A limitation of this study is the focus on children whose caretakers seek medical attention. In a 1998 Philadelphia Department of Public Health audit of our clinic's overall immunization rates, 66% of a random sample of children had received all age-appropriate vaccines at the time of the assessment (Philadelphia Department of Public Health, unpublished data, 1998). Some parents of the remaining children may not have brought their children in for medical care because of concern regarding multiple immunization injections.

The results of this study may not be generalizable to non–inner-city patient populations, in which parental compliance may be more difficult to obtain.17 However, since physician factors may impact more strongly on immunization levels than parental attitudes,36,37 the health care community should focus strongly on modification of physician attitudes to achieve maximal compliance with immunization schedules in all pediatric populations.

Accepted for publication May 28, 1999.

We thank Christine Obata, MMS, for her assistance in preparing the final version of the manuscript.

Editor's Note: I wonder what the results of this study would have been if the parents were agreeing to multiple injections for themselves . . . and I would like to have the sex-specific data. Any bets?—Catherine D. DeAngelis, MD

Reprints: Shoshana T. Melman, MD, Department of Pediatrics, MCP Hahnemann School of Medicine, 231 N Broad St, Philadelphia, PA 19107 (e-mail: melmans@auhs.edu).

Centers for Disease Control and Prevention, Status report on the childhood immunization initiative national, state, and urban area vaccination coverage levels among children aged 19-35 months: United States, 1996. MMWR Morb Mortal Wkly Rep. 1997;46657- 664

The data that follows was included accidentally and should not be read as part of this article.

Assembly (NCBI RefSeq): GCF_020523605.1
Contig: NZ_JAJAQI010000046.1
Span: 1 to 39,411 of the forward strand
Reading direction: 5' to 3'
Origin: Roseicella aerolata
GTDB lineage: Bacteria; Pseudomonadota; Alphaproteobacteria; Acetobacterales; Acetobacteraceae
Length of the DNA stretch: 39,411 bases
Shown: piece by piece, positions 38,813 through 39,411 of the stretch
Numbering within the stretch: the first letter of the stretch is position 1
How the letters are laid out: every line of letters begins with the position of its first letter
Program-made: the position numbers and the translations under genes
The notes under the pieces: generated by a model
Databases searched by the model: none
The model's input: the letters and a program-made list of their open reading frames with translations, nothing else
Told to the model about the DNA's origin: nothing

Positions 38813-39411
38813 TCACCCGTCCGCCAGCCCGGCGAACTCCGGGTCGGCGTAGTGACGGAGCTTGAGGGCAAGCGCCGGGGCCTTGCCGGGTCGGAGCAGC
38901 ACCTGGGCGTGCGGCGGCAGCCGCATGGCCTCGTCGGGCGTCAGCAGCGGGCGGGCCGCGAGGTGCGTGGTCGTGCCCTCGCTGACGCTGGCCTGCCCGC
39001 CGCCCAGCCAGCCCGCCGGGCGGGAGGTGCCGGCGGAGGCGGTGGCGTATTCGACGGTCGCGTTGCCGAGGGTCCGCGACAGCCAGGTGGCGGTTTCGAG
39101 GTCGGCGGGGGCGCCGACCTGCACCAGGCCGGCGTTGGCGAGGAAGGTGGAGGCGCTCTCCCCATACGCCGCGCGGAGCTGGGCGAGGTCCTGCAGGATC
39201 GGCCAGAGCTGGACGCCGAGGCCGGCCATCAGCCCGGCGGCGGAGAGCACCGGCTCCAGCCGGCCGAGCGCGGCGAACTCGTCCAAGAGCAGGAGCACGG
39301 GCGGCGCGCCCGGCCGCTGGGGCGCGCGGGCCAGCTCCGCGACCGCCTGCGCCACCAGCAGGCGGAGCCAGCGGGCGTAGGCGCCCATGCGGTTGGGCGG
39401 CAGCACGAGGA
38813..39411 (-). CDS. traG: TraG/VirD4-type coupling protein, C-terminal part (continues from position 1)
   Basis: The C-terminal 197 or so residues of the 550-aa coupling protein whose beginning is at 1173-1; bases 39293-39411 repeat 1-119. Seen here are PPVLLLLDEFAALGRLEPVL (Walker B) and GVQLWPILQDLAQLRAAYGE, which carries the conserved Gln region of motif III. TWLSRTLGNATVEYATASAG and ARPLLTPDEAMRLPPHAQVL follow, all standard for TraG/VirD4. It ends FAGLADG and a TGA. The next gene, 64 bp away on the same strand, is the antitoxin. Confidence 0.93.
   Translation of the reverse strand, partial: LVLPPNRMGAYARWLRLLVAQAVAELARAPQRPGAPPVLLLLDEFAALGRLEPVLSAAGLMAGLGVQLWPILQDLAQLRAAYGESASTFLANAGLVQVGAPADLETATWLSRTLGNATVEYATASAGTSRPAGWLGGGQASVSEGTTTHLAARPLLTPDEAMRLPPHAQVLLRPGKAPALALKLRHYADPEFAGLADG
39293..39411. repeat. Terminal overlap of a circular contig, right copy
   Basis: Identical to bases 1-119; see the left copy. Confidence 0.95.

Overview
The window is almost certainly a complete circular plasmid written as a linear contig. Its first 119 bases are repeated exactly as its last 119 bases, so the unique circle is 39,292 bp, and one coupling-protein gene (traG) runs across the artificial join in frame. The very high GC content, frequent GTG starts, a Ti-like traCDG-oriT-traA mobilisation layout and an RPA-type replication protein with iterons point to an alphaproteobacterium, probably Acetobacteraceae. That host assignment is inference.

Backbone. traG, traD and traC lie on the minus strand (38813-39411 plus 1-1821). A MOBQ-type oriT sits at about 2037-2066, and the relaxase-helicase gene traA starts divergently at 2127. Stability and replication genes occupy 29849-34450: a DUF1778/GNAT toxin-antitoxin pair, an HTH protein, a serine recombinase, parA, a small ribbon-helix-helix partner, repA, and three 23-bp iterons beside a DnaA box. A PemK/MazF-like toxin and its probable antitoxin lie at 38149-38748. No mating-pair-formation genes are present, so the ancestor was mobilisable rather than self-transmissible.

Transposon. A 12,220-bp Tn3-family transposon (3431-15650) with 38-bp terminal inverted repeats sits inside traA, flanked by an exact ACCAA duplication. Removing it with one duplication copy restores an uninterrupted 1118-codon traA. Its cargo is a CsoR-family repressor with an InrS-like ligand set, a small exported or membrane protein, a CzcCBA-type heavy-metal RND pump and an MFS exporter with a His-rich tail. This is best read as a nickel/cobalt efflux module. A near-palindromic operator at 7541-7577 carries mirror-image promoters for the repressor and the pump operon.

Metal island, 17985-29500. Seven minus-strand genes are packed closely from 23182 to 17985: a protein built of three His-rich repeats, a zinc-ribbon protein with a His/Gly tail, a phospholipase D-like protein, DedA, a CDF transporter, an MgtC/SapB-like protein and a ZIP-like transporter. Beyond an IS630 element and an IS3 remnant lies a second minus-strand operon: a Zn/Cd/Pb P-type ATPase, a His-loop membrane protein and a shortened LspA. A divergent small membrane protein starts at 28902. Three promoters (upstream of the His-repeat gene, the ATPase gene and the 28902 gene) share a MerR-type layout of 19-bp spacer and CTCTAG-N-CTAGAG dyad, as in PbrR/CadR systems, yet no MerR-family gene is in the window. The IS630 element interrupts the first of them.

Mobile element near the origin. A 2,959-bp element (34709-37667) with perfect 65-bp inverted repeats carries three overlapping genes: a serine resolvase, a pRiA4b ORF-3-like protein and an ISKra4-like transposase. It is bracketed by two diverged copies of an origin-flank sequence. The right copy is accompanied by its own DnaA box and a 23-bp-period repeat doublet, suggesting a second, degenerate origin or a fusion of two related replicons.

Centers for Disease Control and Prevention, Vaccination coverage by race/ethnicity and poverty level among children aged 19-35 months: United States, 1996. MMWR Morb Mortal Wkly Rep. 1997;46963- 969
Williams  ITMilton  JDFarrell  JBGraham  NMH Interaction of socioeconomic status and provider practices as predictors of immunization coverage in Virginia children. Pediatrics. 1995;96439- 446
Wood  DDonald-Sherbourne  CHalfon  N  et al.  Factors related to immunization status among inner-city Latino and African-American preschoolers. Pediatrics. 1995;96295- 301
Guyer  BHughart  NHolt  E  et al.  Immunization coverage and its relationship to preventive health care visits among inner-city children in Baltimore. Pediatrics. 1994;9453- 58
Dietz  VJStevenson  JZell  ERCochi  SHadler  SEddins  D Potential impact on vaccination coverage levels by administering vaccines simultaneously and reducing dropout rates. Arch Pediatr Adolesc Med. 1994;148943- 949
Link to Article
Centers for Disease Control and Prevention, Impact of missed opportunities to vaccinate preschool-aged children on vaccination coverage levels: selected US sites, 1991-92. MMWR Morb Mortal Wkly Rep. 1994;43709- 718